Between every two pines is a doorway to a new world.
Thousands of tired, nerve-shaken, over-civilized people are beginning to find out that going to the mountains is going home; that wildness is a necessity.
The mountains are calling and I must go.
This grand show is eternal. It is always sunrise somewhere; the dew is never all dried at once; a shower is forever falling; vapor is ever rising. Eternal sunrise, eternal sunset, eternal dawn and gloaming, on sea and continents and islands, each in its turn, as the round earth rolls.
Few places in this world are more dangerous than home. Fear not, therefore, to try the mountain passes. They will kill care, save you from deadly apathy, set you free, and call forth every faculty into vigorous, enthusiastic action.
Look! Nature is overflowing with the grandeur of God!
I only went out for a walk and finally concluded to stay out till sundown, for going out, I found, was really going in.
A little pure wildness is the one great present want, both of men and sheep.
Listen to them! How wholly infused with God is this one big word of love that we call the world!
This time it is real -- all must die, and where could mountaineer find a more glorious death!
So also there are tides and floods in the affairs of men, which in some are slight and may be kept within bounds, but in others they overmaster everything.
Every purely natural object is a conductor of divinity, and we have but to expose ourselves in a clean condition to any of these conductors, to be fed and nourished by them. Only in this way can we procure our daily spirit bread.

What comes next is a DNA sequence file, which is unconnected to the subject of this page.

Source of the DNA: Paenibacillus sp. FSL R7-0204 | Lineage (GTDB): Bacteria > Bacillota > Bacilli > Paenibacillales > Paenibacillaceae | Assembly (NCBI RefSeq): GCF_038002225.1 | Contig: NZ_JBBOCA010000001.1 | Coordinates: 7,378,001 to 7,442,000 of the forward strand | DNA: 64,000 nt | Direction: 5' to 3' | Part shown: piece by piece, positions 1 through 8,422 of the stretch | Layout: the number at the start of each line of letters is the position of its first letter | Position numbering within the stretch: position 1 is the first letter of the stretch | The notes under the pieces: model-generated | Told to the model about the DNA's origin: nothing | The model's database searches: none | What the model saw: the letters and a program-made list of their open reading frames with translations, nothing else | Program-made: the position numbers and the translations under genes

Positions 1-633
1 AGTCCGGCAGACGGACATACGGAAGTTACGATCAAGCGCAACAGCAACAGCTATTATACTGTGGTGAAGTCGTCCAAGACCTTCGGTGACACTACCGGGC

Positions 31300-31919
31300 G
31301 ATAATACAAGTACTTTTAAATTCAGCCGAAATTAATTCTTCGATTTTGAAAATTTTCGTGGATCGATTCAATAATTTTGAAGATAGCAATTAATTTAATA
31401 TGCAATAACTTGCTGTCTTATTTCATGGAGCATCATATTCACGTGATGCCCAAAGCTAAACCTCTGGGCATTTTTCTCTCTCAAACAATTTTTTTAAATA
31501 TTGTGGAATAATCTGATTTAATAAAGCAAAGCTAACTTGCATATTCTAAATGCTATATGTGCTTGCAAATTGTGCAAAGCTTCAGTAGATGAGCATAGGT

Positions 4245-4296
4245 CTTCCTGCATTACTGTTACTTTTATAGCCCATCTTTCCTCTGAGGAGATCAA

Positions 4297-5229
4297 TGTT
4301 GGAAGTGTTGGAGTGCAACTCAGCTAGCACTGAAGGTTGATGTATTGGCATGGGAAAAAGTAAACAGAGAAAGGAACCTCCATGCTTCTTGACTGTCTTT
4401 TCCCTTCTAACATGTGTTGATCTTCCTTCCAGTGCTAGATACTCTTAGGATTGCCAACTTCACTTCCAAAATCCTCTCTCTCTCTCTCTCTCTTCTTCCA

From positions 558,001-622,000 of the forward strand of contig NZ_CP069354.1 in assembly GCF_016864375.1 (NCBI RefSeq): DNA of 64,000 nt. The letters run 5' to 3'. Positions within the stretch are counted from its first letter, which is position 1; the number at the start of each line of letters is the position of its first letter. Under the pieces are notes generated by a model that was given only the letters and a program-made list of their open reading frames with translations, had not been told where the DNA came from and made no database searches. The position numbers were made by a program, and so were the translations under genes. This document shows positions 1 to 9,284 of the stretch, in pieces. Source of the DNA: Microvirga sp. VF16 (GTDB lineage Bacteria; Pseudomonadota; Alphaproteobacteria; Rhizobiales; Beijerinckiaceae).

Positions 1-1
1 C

Wildness was ever sounding in our ears, and Nature saw to it that besides school lessons some of her own lessons should be learned, perhaps with a view to the time when we should be called to wander in wildness to our heart's content.
Writing is like the life of a glacier; one eternal grind.
My meals were easily made, for they were all alike and simple, only a cupful of tea and bread.
Men use care in purchasing a horse, and are neglectful in choosing friends.
The finest of the glacier meadow gardens lie ...imbedded in the upper pine forests like lakes of light.
When I discovered a new plant, I sat down beside it for a minute or a day, to make its acquaintance and hear what it had to tell... I asked the boulders I met, whence they came and whither they were going.
If the Creator were to bestow a new set of senses upon us, or slightly remodel the present ones, leaving all the rest of nature unchanged, we should never doubt we were in another world, and so in strict reality we should be, just as if all the world besides our senses were changed.
One can make a day of any size.